- Title: The Missing Millionaire: The True Story of Ambrose Small and the City Obsessed with Finding Him
- Author: Katie Daubs
- Genre: Non-fiction
- Publisher: McClelland & Stewart
- Pages: 368
Scores of people go missing in Canada every year, many never to be found. The list of missing and murdered Indigenous women remains over a thousand (some say far more), despite a national inquiry. In 1919, the same year 53-year-old Toronto theatre magnate and impresario Ambrose Small disappeared, days after selling his empire for $1.75-million, thousands had failed to return from the Great War. So, it says something perhaps obvious about money and its perennial bedfellow, class, that a full century later we’re still wondering what happened to him. And nobody even liked the guy.
Thankfully, Katie Daubs’s spirited new book The Missing Millionaire is less a lament for the unsolved mystery of a petty, philandering, Machiavellian middleman (neither Small nor his body ever showed up) than it is a vivid social and physical portrait of the rapidly evolving city in which he lived.
Look past the coal dust and horse-drawn carriages, in fact, and Ambrose Small’s Toronto often sounds uncannily like today’s: a city of ceaseless development (Union Station was, as ever, under construction) and skyscraper building, but also of scant housing, where rent and food costs easily swallowed modest wages. Stroll down contemporary Queen Street West toward Ossington, where Ambrose Small lived in his youth, and you’ll even see a steady parade of hipsters sporting his ferret-like moustache.
Lured by the manufacturing boom, Ambrose’s father, Dan Small, came to Toronto in 1874, where he ran a hotel and bar on Adelaide Street, west of Yonge. It was at the Grand Opera House next door that young Ambrose got his foothold in the theatre world, first as an usher, then as an accounts man. Eventually, he would buy the Grand and make it ground zero for an Ontario theatre circuit into which “money poured in like a capitalist’s fairytale.” When Ambrose married brewing heiress Theresa Kormann in 1902, he was already a wealthy man.
The Missing Millionaire’s memorable list of dramatis personae includes Small’s embittered personal secretary, Jack Doughty, who slipped away to Oregon after Ambrose’s disappearance, but was dragged back and imprisoned for stealing war bonds from his boss, Ambrose’s long-time mistress, Clara Smith, who sent him coy, flirty letters even after she got married; and the erratic, psychic-consulting and ultimately ineffective Austin Mitchell, the case’s prime detective.
And then there’s sly, proud, forest-animal-wearing Theresa, a devout Catholic who poured thousands into various church-affiliated causes – including the Sisters of Service, missionaries whom she housed across from her Rosedale home and outfitted with habits from Holt Renfrew – but who left her unmarried sisters-in-laws penniless (Daubs calls Theresa’s life “an exercise in cognitive dissonance.”)
Patrick Sullivan, a hard-drinking ex-cop, flagrant opportunist and self-styled Sherlock Holmes, took on the sister-in-laws’ defence, primarily by attacking Theresa through his own conspiracy-touting tabloids. Multiple claims on Ambrose’s estate, many spurious, would drag out in the courts for years; but the house always wins, of course, and in the end much of his fortune was sponged up by taxes.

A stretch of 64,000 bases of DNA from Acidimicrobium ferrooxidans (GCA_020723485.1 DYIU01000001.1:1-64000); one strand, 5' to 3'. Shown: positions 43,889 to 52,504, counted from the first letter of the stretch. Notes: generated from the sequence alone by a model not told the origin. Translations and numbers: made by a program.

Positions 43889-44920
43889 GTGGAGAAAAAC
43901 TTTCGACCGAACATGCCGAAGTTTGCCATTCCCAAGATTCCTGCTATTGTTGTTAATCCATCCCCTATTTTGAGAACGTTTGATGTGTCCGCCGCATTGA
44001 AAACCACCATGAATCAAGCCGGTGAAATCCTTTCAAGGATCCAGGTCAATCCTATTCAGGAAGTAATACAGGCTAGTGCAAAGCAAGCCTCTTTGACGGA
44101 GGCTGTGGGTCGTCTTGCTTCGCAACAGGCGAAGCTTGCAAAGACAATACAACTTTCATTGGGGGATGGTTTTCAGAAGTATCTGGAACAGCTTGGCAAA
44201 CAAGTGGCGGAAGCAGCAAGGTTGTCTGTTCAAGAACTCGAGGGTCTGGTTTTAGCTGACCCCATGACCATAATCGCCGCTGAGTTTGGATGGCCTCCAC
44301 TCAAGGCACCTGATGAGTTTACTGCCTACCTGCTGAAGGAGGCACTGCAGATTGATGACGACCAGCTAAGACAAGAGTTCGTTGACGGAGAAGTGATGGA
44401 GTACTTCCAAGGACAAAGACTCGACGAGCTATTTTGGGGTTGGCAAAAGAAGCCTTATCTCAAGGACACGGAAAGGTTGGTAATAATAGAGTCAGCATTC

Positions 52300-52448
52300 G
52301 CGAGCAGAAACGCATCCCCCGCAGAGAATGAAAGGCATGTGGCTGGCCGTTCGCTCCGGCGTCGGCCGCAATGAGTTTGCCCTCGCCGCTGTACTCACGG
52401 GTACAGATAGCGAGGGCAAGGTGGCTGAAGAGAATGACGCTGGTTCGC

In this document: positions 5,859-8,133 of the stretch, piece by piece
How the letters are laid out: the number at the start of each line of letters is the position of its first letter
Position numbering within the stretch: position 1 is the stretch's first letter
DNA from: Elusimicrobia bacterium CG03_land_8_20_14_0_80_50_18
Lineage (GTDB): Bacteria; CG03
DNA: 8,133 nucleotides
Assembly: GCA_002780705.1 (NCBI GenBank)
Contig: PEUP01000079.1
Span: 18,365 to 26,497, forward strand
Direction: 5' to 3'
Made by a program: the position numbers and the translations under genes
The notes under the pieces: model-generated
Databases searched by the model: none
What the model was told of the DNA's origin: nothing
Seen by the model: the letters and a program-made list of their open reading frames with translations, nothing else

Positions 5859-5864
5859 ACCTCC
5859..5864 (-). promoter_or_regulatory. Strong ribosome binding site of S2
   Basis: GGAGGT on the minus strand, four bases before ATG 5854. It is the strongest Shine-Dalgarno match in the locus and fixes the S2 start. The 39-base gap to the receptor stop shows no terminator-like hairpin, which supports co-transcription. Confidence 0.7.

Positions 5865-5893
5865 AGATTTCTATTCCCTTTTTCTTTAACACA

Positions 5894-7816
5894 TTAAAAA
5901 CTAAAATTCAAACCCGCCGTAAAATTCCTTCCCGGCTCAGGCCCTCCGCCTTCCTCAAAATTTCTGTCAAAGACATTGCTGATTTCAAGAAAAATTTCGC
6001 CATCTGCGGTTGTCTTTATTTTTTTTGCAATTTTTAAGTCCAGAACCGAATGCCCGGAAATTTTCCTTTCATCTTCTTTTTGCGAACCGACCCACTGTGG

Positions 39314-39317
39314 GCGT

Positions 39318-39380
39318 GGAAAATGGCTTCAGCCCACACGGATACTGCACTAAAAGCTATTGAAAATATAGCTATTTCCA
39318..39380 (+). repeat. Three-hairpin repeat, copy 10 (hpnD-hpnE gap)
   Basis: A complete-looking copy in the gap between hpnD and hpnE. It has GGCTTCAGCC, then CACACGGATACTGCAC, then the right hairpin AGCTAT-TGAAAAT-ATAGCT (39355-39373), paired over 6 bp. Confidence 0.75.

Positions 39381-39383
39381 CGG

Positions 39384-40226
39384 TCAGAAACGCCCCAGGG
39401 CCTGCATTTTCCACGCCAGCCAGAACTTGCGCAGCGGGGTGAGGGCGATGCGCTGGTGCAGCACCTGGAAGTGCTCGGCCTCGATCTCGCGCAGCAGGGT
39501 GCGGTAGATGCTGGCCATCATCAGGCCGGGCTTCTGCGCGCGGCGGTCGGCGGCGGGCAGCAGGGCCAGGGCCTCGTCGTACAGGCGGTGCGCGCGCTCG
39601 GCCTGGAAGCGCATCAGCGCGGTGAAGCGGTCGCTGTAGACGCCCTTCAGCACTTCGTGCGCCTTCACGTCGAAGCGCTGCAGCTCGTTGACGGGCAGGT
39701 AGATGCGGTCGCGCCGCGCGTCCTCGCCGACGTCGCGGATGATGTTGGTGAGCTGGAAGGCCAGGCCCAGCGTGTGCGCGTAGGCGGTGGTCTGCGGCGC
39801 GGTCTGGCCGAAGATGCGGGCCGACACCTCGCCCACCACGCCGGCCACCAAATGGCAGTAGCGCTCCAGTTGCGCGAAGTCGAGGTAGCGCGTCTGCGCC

Ambrose Small may have vanished, but his story never has. For years, it was the subject of breathless headlines here and south of the border. In the ’60s, a rumoured gravesite was dug up in the Rosedale Valley. In 1987, Ambrose and Clara were immortalized as characters in Michael Ondaatje’s novel In the Skin of a Lion. Today, local ghost tours visit the area around Yonge Street where Ambrose was last sighted in “Toronto’s most sensational mystery.”
Daubs, a feature writer for the Toronto Star, brings a journalistic doggedness to her task, which included chasing down the descendants of various players. This makes for some fascinating and unexpectedly touching exchanges. She keeps things rolling: Daubs’s use of detail is judicious, her style entertainingly wry (“His favourite place had always been the edge of good taste” she says of Ambrose).
A 1936 inquiry into the Ambrose Small case fingered Theresa, who had died, and Jack Doughty as the most likely culprits. Theresa was aware of Ambrose’s womanizing and had difficulty keeping her story straight (she also took two weeks to file a missing-persons report). Doughty felt he’d been exploited. But with no body, it could only remain conjecture.
His money might be why we’ve stayed interested in Ambrose Small. Other people’s money might be the reason the case was never solved. Daubs writes: “In the hallways of power – where the husbands of Theresa’s luncheon guests grew wealthier every year – there was a great reluctance to question Theresa Small’s narrative … It raised too many questions about police incompetence, payoffs, compromise, and how the rich and powerful were treated.” Plus ça change.
Emily Donaldson is the editor of Canadian Notes & Queries and Best Canadian Essays 2019
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